Posted by Michele Harney, Yoga Rathgar & Dundrum – Dublin
Āsana and Breathing – Lecture Notes from TKV Desikachar April 1992
“The trunk is the most important part of the body, most postures are adjustments of the legs and to a lesser extent the arms. It is possible to do many postures without moving the trunk.
The trunk is involved in the breathing, it brings out changes in the most vital part of the body.
So much happens in the spine with the breath, we need to be aware of our breathing to have a maximum effect on the spine.
– Inhalation – straightens the spine – expanding/ awakening
– Exhalation – contracts the spine – shrinking/ contracting
The lower abdomen is the dullest part of the spine, it is the starting point for the exhalation. Exhalation is the most important part of the breath, it encourages the inhalation. By increasing the exhalation we bring attention to the lower abdomen.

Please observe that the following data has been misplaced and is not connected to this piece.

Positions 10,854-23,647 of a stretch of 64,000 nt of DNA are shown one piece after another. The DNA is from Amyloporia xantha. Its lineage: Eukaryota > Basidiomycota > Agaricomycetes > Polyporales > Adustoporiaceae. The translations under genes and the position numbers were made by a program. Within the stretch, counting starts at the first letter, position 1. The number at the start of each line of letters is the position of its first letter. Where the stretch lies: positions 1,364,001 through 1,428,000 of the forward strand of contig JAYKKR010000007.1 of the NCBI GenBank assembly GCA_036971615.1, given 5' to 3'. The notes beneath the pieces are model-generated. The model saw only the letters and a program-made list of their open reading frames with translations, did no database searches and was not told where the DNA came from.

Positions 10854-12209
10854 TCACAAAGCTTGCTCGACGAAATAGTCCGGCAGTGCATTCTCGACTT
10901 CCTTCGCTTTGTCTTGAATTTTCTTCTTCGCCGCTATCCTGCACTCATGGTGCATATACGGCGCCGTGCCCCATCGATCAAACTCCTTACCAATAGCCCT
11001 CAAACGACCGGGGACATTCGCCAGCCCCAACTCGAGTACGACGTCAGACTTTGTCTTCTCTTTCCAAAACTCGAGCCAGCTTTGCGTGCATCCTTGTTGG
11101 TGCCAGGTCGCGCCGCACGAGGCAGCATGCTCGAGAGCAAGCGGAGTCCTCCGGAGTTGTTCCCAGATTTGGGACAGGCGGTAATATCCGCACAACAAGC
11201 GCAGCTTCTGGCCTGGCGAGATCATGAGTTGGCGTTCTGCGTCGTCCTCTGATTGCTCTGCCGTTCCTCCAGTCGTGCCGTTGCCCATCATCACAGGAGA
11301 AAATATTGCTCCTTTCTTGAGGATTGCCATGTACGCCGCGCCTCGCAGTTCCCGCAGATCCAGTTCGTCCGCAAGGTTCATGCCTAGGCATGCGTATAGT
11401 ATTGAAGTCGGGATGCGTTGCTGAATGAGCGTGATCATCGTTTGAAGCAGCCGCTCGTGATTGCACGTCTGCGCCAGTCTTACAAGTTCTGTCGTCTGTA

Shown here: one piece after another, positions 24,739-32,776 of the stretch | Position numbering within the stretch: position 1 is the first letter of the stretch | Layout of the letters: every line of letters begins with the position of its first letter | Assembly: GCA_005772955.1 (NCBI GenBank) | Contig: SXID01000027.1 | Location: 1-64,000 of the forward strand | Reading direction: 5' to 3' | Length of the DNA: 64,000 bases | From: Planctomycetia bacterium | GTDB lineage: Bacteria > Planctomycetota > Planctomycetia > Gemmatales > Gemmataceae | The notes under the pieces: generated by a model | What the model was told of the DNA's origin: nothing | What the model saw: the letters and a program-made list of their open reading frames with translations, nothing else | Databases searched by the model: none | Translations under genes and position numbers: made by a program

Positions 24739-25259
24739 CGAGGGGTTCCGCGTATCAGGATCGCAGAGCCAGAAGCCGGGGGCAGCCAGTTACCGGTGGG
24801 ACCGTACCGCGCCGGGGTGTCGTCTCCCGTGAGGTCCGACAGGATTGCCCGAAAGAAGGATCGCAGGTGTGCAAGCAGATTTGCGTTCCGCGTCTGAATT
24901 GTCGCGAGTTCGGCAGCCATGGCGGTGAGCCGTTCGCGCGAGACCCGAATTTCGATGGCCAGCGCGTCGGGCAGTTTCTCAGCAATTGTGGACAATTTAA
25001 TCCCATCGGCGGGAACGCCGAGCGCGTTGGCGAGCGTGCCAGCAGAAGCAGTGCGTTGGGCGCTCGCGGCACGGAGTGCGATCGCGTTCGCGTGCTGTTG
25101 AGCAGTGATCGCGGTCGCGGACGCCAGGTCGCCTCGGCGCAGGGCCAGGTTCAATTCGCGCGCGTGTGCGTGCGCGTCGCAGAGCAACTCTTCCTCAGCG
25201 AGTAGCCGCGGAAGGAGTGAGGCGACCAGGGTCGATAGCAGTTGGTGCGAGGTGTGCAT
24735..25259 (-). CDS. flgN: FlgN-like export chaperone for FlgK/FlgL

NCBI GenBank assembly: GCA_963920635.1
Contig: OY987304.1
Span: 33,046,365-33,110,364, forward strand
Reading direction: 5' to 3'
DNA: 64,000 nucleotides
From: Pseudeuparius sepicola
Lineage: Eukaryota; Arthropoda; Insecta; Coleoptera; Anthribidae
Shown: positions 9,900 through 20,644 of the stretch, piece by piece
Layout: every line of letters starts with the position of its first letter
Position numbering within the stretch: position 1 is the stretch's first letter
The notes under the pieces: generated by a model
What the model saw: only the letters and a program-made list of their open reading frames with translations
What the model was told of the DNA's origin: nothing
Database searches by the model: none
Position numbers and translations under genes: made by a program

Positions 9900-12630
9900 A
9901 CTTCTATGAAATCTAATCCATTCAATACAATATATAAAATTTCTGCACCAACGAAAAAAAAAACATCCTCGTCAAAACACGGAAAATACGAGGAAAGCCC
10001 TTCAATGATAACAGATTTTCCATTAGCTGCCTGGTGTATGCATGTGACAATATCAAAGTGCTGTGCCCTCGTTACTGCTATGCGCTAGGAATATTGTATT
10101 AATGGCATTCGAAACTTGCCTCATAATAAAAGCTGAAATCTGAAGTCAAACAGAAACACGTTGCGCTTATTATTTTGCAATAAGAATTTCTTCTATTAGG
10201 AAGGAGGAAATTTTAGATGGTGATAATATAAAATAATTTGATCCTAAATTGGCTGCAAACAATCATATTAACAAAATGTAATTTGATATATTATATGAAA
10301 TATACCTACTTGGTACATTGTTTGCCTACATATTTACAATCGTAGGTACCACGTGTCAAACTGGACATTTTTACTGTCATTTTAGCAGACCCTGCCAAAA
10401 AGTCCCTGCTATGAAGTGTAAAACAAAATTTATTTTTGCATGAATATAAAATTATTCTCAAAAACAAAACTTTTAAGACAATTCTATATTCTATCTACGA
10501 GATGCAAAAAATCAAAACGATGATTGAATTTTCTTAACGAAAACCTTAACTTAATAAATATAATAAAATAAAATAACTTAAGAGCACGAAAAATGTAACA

Emphasis on the inhale brings attention to the upper chest, with the retention of the breath after the inhale the spine will stretch and create heat.
There can be refinement of the posture through the breath.
The attention is within the posture if we concentrate on the breath.
– Breathing is done in a harmonious way, Yoga is non-violent.
– Breath should be slow, smooth and powerful. It should be held for 1”-2” after the inhale to prevent contraction.
– Retention is also the extension of the hold after the exhale and it is carried out to retain the state of contraction.
Breath presents different possibilities in Āsana. The breath makes it possible to find ways to achieve access to the posture, it is possible to adapt a posture through the breath. By varying the breath we vary the effect.
The focus should be on the contraction or expansion of the abdomen or chest during Āsana.
It is necessary to complete an exhale otherwise the inhale will get shorter. Contraction of the stomach after the exhale will make it more effective.”
Courtesy – Paul Harvey’s Daily Quotes Page cYs
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